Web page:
East3:  ALOHA Justin Bua!  Mahalo Nui for taking the time to do this interview!  I am a big fan and I’m hyped to do this!

East3:  Can you share your art history (when you started and how you evolved) and background (art school or self taught)?  At what age did you start?  Do you come from a bloodline of artists in the family?


BUA: I have been painting and drawing since I was very young.  Both my mother and my grandfather are/were artists and constantly taught me about the great artists they admired.  I attended the Fiorello H. LaGuardia High School of Music and Performing Arts and went on to the Art Center College of Design in Pasadena so that I had a good foundation to begin my career in the arts.

East3:  You have a very soulful and unique animated style, where do you get your inspiration from to create Urban inspired art?  Do you travel and research different cities?


BUA: The people I see everyday and the urban surroundings I have always lived in inspire my artwork.  Growing up in the inner city during a turbulent era rife with Reaganomics, blackouts, garbage strikes, the burning streets, I was surrounded by chaos, but through art was able to find the beauty in it all.   I document both the icons of my time and society’s marginalized, each, with equal reverence. It is not only a statement about the ghetto economies and the plight of those living in the projects, but the will, the creativity, and the rich culture that has been born from the inner-city.

East3:  I really like your approach to animation and how you have a fisheye lens effect and elongated proportions, is this the way you always painted or is there an evolution to your style?


BUA:  There was definitely an evolution to my style.  I had to learn the fundamentals and as I did so, I would work to create my own style.  I was often told it was too irreverent or subversive, but I had to move past the critics and the comments to create imagery that spoke to me.


East3:  Having a strong appreciation with Urban culture how do you feel about the “Street Artist” movement?   Do you consider yourself to be inside or outside of that label and why?

BUA:  I am huge fan of the “Street Artist” movement.  The idea of taking back our space, while creating and finding beauty in our everyday surroundings is what art is truly about.  I feel it needs to be done respectfully and by those who are true artists.  My art is both inside and outside the label of “street art” because I depict the scenes associated with street art and much of my style has street art influence.  However, my work also is rooted in classical training and I work to pay tribute to the master painters that lived before the time of “street art”.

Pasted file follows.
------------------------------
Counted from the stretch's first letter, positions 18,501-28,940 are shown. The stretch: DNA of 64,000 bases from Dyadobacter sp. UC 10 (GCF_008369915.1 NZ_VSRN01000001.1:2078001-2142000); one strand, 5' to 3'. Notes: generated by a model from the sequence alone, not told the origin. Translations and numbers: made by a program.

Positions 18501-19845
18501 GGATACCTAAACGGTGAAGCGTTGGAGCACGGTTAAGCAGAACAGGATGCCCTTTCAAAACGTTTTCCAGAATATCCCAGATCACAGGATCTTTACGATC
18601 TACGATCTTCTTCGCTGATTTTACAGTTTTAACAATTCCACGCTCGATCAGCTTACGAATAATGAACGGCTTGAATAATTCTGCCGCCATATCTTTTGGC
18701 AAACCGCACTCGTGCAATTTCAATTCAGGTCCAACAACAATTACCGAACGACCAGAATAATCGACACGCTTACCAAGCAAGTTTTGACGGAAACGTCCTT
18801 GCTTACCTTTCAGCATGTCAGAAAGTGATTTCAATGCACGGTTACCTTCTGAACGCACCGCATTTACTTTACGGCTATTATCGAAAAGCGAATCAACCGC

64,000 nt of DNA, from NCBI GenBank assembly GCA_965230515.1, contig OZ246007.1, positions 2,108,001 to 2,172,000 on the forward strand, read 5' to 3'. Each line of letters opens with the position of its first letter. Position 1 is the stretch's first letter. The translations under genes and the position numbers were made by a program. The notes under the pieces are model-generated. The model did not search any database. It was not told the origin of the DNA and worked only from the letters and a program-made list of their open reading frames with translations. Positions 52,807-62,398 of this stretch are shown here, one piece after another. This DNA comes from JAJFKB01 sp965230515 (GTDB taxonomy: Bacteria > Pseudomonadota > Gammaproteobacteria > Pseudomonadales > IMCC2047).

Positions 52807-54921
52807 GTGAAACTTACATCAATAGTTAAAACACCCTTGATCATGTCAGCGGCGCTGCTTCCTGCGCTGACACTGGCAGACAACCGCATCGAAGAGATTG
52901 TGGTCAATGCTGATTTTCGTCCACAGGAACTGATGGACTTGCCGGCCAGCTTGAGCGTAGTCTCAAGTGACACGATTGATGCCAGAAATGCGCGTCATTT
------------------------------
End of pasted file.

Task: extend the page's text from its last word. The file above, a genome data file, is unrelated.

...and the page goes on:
East3:  Can you name some visual artists that inspire you and what do you like about their art work?

BUA:  There are so many!  I love those considered to be the masters such as Leonardo da Vinci, Rembrandt, Caravaggio, and Delacroix, those considered illustrators such as Rockwell,  Leyendecker, and Cornwell, along with the current street artists such as Futura 2000, Mear One, and Tracy 168.  There are just too many to list.


East3:  From observation, you have a lot of passion and interest for Hip Hop & Urban cultures, in your early stages as an artist did you use a spray can as a “Writer”?   In “1981” canvas you capture the essence of the culture so well I was curious to learn about you connection to the culture.

BUA: Yes, I did use the spray can in some of my earlier pieces, but my true love of the culture came from b-boying. I began to breakdance in my early teens and became a professional break dancer in high school.  The rhythms of the music and the movement of the dance have great influence in my work.


East3:  Is creating artwork a spiritual process?   I recently have been enlightened and have greater appreciation for my gift because it is a form of channeling energy.  What are your thoughts?

BUA:  When I paint or draw it is takes me into another state of mind, a meditative state, which I consider a spiritual place.  Everyone has to find that place or state of mind in his or her own passions.

East3:  Can you describe the moment, event or opportunity where you art career started to take off in terms of popularity and success?

BUA:  When I originally painted the DJ, my poster distributor swore it would not sell.  It became the top selling poster and I have never looked back!



East3:  Do you do any art workshops for the youth?  Your style definitely inspires artist of all ages from the perspective of originality and doing what you love and believing that you can be successful by creating your own lane.   Those values are really important to pass down to the youth.


BUA:  Yes, I often host workshops for all different ages in my community and when I travel to other cities.  I taught figure drawing at USC for several years and I love teaching.  Which leads me to the answer to your next question…



East3:  Creatively speaking, what direction are you headed in for 2013 and beyond?   Any new or upcoming projects you can share?


BUA: I am currently working to prepare for my new online university classes where students will be able to learn how to draw and paint from my online videos and I will be able to correspond with the students regarding their assignments.  There will not be pre-requisites and these classes offer skills for all levels.  Please sign up for my newsletter at www.justinbua.com to stay updated on all that is going on and you will soon be able find more information about the classes at http://artistworks.com/ as well.

Website: www.justinbua.com

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